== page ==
This subproject is one of many research subprojects utilizing theresources provided by a Center grant funded by NIH/NCRR. The subproject andinvestigator (PI) may have received primary funding from another NIH source,and thus could be represented in other CRISP entries. The institution listed isfor the Center, which is not necessarily the institution for the investigator.Microglial-dependent inflammation is critical for neurodegenerative conditions ranging from Alzheimer s disease (AD) to multiple sclerosis and Parkinson s disease. Therefore,toxic microglial proinflammatory products as well as their specific mechanisms of neuronal toxicity are likely common to numerous pathological situations. Identifying the nature of these toxins as well as their modes of action will provide molecular targets for preventing the inflammatory changes in numerous neurodegenerative conditions. Although abundant reactive microglia are found associated with beta-amyloid plaques in AD brains, their precise contribution to cell loss remains speculative. In vitro, fibrils stimulate microglia to secrete neurotoxic products suggesting that microglial inflammation directly contributes to cell death in AD. Preliminary evidence demonstrates that amyloid beta fibrils stimulate cultured mouse microglia to secrete the excitatory neurotransmitter, glutamate, and the pro-inflammatory cytokine, TNF alpha. These proinflammatory secretions directly induce death of mouse cortical neuron cultures in an oxidative damage-dependent fashion requiring increased neuronal expression of inducible nitric oxide synthase and subsequent peroxynitrite production. Neuron death results from coincident stimulation of the TNF receptor (p55) and NMDA receptors, as neither factor, alone, is sufficient to initiate cell death. Accordingly, we will test the hypothesis that AD brains provide the appropriate microglial-mediated inflammatory environment for TNF alpha and glutamate to synergistically stimulate TNF alpha and glutamate receptor signaling pathways and cause cell death. The following specific aims will address this hypothesis: 1) Determine whether necrotic or apoptotic cell death is induced by synergistic stimulation of neuronal cortical cultures with TNF alpha and the glutamate receptor agonist, NMDA.2) Identify the mechanisms of nontoxic TNF alpha alone and nontoxic NMDA alone-mediated signaling responses in neurons. 3) Determine the mechanisms of the synergistic TNF alpha + NMDA mediated signaling cross-talk responsible for oxidative damage-dependent neuron death.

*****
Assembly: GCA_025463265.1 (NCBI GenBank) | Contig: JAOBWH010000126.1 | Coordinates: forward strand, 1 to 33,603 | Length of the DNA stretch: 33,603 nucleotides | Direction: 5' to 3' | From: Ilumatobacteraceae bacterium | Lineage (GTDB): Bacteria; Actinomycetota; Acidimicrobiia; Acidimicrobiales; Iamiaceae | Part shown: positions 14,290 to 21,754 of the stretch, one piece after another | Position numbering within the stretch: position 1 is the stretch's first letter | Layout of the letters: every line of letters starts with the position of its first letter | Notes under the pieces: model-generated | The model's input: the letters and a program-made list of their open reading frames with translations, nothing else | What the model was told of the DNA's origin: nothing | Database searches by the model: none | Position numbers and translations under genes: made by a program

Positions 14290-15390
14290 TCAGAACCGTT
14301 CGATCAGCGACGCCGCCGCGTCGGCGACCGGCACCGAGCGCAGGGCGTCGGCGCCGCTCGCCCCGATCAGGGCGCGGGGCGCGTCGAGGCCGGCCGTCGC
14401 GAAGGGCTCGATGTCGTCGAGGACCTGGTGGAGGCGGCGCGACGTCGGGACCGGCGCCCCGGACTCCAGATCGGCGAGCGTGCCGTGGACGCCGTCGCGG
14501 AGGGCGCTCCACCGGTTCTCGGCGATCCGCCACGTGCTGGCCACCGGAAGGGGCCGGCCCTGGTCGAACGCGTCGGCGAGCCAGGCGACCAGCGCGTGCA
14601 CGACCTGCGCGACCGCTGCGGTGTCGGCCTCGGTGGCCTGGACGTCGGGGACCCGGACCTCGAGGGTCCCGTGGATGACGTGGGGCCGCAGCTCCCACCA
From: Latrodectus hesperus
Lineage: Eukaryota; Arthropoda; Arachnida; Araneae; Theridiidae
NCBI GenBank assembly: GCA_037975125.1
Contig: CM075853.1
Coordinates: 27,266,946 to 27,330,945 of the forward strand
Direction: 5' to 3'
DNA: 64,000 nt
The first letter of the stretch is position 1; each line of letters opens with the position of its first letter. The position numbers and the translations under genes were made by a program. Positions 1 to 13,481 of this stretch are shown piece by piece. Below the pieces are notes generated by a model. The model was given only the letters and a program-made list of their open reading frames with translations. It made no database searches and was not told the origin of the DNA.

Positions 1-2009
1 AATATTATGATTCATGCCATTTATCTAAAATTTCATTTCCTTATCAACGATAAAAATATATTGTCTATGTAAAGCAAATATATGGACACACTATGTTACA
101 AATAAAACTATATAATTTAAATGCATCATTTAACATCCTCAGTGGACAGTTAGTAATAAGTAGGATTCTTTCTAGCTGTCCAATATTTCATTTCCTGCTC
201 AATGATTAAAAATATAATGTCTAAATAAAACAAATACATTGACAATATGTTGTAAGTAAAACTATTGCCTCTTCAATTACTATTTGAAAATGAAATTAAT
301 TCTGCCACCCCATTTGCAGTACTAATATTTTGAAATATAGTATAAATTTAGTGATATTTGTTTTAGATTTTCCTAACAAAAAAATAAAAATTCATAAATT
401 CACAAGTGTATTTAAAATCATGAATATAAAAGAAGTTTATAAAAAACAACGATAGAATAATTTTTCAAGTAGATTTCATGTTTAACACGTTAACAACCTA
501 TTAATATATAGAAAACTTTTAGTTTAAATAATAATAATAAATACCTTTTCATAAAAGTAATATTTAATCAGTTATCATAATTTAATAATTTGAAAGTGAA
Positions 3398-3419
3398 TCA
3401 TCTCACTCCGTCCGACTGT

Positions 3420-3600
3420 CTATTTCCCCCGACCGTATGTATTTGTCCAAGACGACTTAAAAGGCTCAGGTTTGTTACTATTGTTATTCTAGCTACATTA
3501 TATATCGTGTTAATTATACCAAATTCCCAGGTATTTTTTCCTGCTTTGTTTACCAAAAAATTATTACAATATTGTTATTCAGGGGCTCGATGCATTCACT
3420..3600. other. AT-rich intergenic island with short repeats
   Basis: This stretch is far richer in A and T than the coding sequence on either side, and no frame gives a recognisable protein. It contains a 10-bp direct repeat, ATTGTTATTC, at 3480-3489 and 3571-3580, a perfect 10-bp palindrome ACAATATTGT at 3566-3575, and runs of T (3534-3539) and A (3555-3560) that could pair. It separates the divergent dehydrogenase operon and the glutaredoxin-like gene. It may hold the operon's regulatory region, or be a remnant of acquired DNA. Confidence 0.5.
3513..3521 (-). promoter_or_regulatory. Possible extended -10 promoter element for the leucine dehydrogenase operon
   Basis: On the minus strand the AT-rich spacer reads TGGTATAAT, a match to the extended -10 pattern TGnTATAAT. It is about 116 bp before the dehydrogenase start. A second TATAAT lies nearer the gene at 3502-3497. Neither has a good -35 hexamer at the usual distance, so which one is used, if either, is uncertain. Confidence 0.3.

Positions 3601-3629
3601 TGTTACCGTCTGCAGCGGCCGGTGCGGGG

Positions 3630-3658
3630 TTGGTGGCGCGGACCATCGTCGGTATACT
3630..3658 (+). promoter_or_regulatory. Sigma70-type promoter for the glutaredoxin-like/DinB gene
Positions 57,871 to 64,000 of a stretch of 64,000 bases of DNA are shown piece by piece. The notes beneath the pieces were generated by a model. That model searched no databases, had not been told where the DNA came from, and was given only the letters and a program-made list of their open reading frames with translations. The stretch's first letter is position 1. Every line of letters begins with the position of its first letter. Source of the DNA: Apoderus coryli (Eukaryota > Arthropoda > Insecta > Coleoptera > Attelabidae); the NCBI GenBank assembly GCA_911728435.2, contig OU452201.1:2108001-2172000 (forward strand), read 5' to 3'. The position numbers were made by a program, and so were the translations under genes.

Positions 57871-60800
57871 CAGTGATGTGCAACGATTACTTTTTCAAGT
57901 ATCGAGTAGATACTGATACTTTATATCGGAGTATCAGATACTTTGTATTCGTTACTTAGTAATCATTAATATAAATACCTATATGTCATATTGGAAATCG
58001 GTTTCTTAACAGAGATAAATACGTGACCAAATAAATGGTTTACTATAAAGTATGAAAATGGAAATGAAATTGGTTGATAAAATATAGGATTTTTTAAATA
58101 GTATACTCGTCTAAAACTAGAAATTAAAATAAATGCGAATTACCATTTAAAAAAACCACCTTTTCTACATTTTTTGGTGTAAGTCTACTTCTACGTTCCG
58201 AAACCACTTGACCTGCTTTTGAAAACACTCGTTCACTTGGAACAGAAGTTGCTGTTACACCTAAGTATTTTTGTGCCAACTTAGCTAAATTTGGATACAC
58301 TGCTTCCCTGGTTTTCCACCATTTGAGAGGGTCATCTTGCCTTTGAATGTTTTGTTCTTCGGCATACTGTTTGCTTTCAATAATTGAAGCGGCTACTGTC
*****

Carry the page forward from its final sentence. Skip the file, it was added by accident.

National Institute of Health (NIH)
National Center for Research Resources (NCRR)
Exploratory Grants (P20)
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Special Emphasis Panel (ZRR1-RI-5 (01))
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University of North Dakota
Anatomy/Cell Biology
Schools of Medicine
Grand Forks
United States
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Kulas, Joshua A; Puig, Kendra L; Combs, Colin K (2017) Amyloid precursor protein in pancreatic islets. J Endocrinol 235:49-67
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